Margaret Cragg Award
To provide financial assistance to a MSW student who is studying in the area of violence against women (battering, rape, sexual, harassment, elder abuse, economic violence) and/or children (physical, sexual, emotional abuse of children by parents/guardians or by persons and institutions charged with their education, care and welfare), areas that are frequently called family or domestic violence or people living in high risk/disadvantaged environments.
Earnings from the fund will be used to support one or more annual awards for a graduate student(s) enrolled in the School of Social Work, Dalhousie University, who are studying in the area of violence against women and/or children, or people living in high risk/disadvantaged environments.
The earnings available on an annual basis will be determined by the Endowment Management Policy as approved by the Board of Governors of the University.
The study may be in the form of a thesis, study or field project for which an analytical report is required. Violence against women will be interpreted broadly as physical, sexual, emotional and economic abuse and will include research, education and field projects designed to prevent the problem, and to understand particular manifestations such as violence against women from visible minorities, women with disabilities, immigrant women or rural women. High-risk environments include socio-environment risk conditions, such as poverty, lack of affordable housing or access to food, low education or occupational status, dangerous/stressful work, discrimination, violence, low political or economic power, large gaps in income/powers. (City of Toronto. Department of Public Health, 1993, p.3)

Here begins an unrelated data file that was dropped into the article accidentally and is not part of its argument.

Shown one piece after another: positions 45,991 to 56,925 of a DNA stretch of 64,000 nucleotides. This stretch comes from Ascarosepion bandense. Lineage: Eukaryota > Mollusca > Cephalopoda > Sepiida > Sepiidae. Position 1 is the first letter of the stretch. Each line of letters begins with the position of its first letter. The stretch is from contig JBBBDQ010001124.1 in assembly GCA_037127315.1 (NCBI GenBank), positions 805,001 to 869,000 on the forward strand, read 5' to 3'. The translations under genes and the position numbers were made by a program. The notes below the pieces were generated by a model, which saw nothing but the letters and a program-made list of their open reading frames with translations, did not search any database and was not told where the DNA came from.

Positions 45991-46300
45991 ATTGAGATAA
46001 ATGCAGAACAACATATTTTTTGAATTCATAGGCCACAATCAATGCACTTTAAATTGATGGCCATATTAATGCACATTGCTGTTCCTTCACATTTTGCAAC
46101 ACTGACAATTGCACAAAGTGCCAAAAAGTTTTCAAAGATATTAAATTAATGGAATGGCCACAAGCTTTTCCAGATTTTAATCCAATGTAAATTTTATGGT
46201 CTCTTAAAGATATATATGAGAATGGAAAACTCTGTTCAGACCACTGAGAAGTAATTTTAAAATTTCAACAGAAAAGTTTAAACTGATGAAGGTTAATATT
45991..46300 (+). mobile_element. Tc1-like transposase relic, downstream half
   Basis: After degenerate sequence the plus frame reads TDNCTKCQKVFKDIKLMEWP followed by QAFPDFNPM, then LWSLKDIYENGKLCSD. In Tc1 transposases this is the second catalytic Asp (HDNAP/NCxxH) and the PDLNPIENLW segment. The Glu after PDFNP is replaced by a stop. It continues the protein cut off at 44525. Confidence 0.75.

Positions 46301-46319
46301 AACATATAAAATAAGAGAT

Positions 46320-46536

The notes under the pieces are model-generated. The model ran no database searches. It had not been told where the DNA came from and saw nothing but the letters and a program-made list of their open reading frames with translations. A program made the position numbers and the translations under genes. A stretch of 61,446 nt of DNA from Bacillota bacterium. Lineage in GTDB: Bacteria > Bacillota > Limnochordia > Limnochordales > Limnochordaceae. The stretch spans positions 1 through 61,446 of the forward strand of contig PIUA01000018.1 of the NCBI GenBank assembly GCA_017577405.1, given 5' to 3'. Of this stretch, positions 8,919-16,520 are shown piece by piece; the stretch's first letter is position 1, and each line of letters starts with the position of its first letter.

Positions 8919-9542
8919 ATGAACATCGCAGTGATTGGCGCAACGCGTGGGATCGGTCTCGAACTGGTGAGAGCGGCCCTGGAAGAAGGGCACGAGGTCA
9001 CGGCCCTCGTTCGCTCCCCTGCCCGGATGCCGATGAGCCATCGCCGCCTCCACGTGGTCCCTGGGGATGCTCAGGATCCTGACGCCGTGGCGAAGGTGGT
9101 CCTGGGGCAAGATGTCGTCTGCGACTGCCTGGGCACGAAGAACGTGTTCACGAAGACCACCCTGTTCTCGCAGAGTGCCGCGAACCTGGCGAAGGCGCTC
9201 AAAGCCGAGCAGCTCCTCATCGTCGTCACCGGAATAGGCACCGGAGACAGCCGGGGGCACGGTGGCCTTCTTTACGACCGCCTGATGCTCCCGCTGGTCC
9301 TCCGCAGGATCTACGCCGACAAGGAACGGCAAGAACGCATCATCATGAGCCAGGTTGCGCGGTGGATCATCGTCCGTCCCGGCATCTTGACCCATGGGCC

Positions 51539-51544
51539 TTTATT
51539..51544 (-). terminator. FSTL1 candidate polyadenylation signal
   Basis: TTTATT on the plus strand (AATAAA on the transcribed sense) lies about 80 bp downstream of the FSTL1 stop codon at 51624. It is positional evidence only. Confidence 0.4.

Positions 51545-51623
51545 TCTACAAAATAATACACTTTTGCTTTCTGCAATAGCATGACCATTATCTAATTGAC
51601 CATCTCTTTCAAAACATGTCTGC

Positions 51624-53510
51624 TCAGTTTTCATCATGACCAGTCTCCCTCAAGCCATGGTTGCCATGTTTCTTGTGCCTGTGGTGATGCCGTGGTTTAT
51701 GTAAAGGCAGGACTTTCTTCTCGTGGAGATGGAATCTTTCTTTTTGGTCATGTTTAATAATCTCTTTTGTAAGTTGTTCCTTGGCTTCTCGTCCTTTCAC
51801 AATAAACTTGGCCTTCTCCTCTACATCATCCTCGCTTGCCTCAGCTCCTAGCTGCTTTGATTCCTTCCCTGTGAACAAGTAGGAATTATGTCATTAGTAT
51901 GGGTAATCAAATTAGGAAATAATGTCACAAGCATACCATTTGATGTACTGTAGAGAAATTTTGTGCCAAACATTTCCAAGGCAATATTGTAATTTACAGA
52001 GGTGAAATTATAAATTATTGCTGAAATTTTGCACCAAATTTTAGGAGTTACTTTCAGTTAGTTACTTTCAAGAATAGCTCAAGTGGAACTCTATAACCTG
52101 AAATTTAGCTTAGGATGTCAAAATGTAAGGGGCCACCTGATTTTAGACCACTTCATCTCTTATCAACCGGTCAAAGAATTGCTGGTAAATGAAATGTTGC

If in any given year there are no graduate students in Social Work who qualify for the award, the earnings will be added to the capital of the fund.
The recipients will be individuals who, in the judgment of the committee meet the criteria, and will successfully complete the proposed work.
Margaret Cragg, her family, friends and others interested in the study of violence against women and/or children
Submit your curriculum vitae, transcript, the names of three academic and professional references and a cover letter with a brief description of the work that you propose to do in the area of violence or high risk environments to the address listed below. Further information may be required by the committees reviewing the applications.
Director, C/O Linda Power
School of Social Work
Suite 3201-1459 LeMarchant Street
P.O. Box 15000
Halifax, NS B3H 4R2
October 15th annually
The faculty of the School of Social Work or the body designated within the school to select candidates for graduate awards.
Margaret M. Cragg was born and educated in Halifax. She became a registered nurse, and during her career worked at the Halifax Infirmary, and the Dalhousie Public Health Clinic. From 1970 until her retirement in 1980 she was a member of the Dalhousie Medical School. A pioneer in the movement against violence toward women, Margaret Cragg helped establish the Comprehensive Health Care Program at Dalhousie. This innovative teaching program in primary health care was aimed at 30 or more medical students and some nursing and social work students. Her dedication to the well-being of patients and students was a major factor in the success of the program. She was a pioneer in the practice of preventative, interdisciplinary health care. Active in the community, she worked towards the establishment and later the maintenance of Bryony House, the first transition house for battered women in Nova Scotia. Throughout her career she worked to educate the public about the problem of violence toward women.